While it is true that social media widgets can slow down page loads (decreasing search traffic), if you weigh that against the value of an ongoing relationship with an audience member, plus the influence that relationship brings to the advertising conversation, you still want to encourage social media consumption.
4. Recognize that About.com is an SEO asset but a brand liability
There is no doubt that the About.com domain has tremendous SEO juice. However, the downside is that all of its Guides (writers) are lumped together, creating the perception that About.com is not a high-quality content player. Having been an About.com editor (1999-2000), I can tell you that there are plenty of amazing Guides with tremendous credentials, experience and passion. They include:
- Urban Legends: If you ever heard someone tell you that a friend of theirs saw something and you don't believe them, David Emery can help you out. His urban legend debunking is organized by topic and timeframe so that you can prove your friends wrong on the spot.
- Pregnancy: Robin Weiss has more letters after her name than anyone I know. She had the largest pregnancy site on the Web for many years and continues to produce quality content.
- US Government Info: Robert Longley has been at the helm of this About.com site since 1997. His well-organized grants and assistance page is a great example of service journalism.
- New York City for Visitors: This is one of my go-to resources when friends or family are visiting New York. [Full disclosure: Heather Cross was an Editor for About at the same time as I was.]
These sites would benefit from "graduating" from the About.com network to become independent About.com brands. It would help the network position itself more like Federated Media, SAY Media or Glam Media. As high-traffic, high-quality sites, they could have a different content and sales model, providing a rich environment for premium ad dollars.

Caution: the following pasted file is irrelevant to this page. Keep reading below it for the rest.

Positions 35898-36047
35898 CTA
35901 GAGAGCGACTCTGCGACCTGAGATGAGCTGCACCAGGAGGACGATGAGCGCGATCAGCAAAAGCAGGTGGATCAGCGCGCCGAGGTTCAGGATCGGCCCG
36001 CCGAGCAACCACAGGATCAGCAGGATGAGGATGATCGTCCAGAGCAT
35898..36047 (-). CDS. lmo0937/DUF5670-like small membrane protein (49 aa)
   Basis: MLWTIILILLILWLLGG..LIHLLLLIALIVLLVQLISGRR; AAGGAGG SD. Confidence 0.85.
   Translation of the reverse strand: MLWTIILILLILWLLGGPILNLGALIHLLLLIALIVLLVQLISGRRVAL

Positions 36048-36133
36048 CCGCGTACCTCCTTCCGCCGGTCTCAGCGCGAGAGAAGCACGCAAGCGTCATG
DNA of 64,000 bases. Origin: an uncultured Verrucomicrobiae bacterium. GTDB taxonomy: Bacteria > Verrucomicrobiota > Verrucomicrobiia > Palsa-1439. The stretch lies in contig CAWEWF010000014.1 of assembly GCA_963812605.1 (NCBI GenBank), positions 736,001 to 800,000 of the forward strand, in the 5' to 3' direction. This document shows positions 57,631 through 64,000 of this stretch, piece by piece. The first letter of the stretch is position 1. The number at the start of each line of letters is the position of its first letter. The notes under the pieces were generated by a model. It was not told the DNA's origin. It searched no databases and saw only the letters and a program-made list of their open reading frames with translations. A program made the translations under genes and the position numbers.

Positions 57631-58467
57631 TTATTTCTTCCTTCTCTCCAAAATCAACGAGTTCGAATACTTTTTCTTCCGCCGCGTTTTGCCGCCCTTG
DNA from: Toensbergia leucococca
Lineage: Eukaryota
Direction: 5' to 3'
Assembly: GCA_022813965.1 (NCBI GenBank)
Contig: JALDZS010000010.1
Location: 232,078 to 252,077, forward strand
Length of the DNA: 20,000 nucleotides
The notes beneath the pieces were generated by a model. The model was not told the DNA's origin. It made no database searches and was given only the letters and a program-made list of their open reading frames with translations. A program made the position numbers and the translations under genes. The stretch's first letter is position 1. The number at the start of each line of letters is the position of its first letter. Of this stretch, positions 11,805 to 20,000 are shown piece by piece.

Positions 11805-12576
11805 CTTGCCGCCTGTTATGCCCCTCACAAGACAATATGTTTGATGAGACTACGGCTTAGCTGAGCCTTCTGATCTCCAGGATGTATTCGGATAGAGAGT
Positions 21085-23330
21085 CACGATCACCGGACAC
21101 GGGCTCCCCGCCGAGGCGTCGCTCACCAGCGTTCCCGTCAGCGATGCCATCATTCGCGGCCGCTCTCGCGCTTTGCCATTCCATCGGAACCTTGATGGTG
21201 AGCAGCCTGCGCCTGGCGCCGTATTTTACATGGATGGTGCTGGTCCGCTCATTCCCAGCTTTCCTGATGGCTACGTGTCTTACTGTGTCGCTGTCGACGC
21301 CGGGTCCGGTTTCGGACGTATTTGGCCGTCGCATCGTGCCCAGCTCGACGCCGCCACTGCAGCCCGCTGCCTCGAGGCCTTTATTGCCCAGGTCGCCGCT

5. Develop a commerce business
Women account for 58% of About.com's audience, and 94% of them shop online, according to their media kit. Allowing women to shop within About.com's network would seem like a natural extension of the brand to its audience. About.com has dipped its toe into commerce, partnering with F+W Media on NetPlaces.com to sell F+W's books. However, that is still outside of the About.com domain itself.
Former About.com exec John Kaplan seems to think this model would work, as he launched OpenSky.com, a site whose content model borrows substantially from About.com, but whose revenue model is focused on commerce. Brandon Holley, editor-in-chief of Lucky Magazine, has enhanced the brand's relationship with its readers by integrating e-commerce into its digital offerings. (see video below)
In the late '90s and early 2000s, About.com was an innovator. It launched Sprinks before Google launched AdSense. It had an ad network in 2000 called Luna. It tried to put a stake in the ground as a platform buy, similar to what Twitter and Facebook are doing. But, after selling Sprinks, About.com stopped innovating because the margins were good and helped offset challenges in the print area of their business. Under digitally focused owners, I expect to see the company find its mojo and innovate once more.